Segment your audience
Pav Sideris, Digital Marketing Manager at CashBacker:
“The take-home tip is collect relevant customer data, monitor activity and interaction data to create an array of email suites that are relevant to the customer journey to maximise the results from email.”
Renee Tarnutzer, Product Marketing Specialist at Understory Weather:
“When it comes to email newsletters, the first step must be identifying the segments you need to target. This should include demographics, psychographics as well as user behaviors.
As you analyze each segment, review their commonalities and differences, review the pages they visit and even how often they visit.
Although this takes time on the forefront, there are a lot of little nuggets that can be harvested from data so you can build strong segments that, in turn, will build strong email campaigns.
If you don’t invest this time upfront, your campaigns will be significantly less successful. Mass blasting is dead. When you send relevant and timely messages to your subscribers, the performance increases tremendously.”
Personalize your newsletter
Bob Clary, Director of Online Engagement at Intellibright:
“Email isn’t going anywhere, what is changing is the need for advanced personalization. Specifically, what works is when brands segment their database based on interest, interaction, demography (and the list goes on and on).”
Matt Press, Splash Copywriters:
“Many businesses have one list and one newsletter. But the reality is, consumers have different likes and dislikes, so by creating unique newsletters for different segments of a market, brands can increase their ROI.”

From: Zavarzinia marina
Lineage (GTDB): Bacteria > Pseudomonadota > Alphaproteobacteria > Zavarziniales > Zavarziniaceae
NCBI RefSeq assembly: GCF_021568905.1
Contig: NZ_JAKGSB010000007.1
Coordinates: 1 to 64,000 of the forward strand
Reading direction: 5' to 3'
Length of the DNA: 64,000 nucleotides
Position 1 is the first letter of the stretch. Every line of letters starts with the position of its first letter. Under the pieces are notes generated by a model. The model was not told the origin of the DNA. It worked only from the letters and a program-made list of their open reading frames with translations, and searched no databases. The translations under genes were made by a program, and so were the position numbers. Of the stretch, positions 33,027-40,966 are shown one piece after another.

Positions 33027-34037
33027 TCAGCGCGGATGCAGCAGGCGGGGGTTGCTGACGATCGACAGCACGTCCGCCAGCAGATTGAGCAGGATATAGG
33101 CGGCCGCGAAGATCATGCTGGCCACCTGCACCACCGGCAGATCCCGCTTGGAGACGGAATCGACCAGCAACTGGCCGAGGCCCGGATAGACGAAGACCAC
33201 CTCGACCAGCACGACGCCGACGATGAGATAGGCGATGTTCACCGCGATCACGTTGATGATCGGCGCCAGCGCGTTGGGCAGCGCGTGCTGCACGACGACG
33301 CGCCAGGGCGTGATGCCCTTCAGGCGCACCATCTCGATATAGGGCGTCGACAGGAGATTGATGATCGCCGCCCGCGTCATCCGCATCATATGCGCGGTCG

What do you include in an email newsletter?
Mandy Menaker, Head of PR and Brand Development at Shapr:
“Content that works tends to be funny, conversational and creative. The newsletter should only be promotional if you’re running a sale or have new features to announce.
Use this opportunity to instead share interesting user stories, educate your fans and share some behind the scenes content. At the end of the newsletter, have only one big call to action so readers know exactly what to do next.”
Alyssa Scavetta, Marketing Manager at the Masonry digital agency:
“Clients and prospects generally want to know that you know what you’re talking about. Share thought-leadership pieces like infographics, video content, gifs and blogs to draw more visitors to your site.”
Tim Akers, owner of Akers Digital:
“I always read articles stating the email is dead, but that is simply not true. In my experience, email has the highest conversion rate of any acquisition channel.
It comes down to your customers and what they value, you need to provide a service to them. This can come in the form of members-only discounts, expert advice, or getting exclusive access to new content.”
Of course, there are always those who disagree – they point out some possible problems with email newsletters. Although the majority still believes in this marketing tool, it’s good to bear in mind the negatives, too. Just so you’re prepared.
What are the cons of newsletters?
Max Robinson, Ace Work Gear:
“The harsh truth is that very few of your customers actually care about news related to your company or your employees. We’ve found it much more effective to send one targeted email per month, and to keep company news to a blog page on the website.”
Sam Williamson, Fish Tank Bank:
“Many businesses (particularly smaller businesses) seem to be under the impression that sending newsletters every month is a great way to keep in touch with customers. newsletters should be avoided entirely (or released no more than once every 6 months).
People receive dozens of emails every single day, and if your newsletter emails are frequently appearing in your customer’s inbox, it won’t be long until they mark the emails as spam.”
What do you think? Share your experience with email newsletters – especially if you run or work with an online store.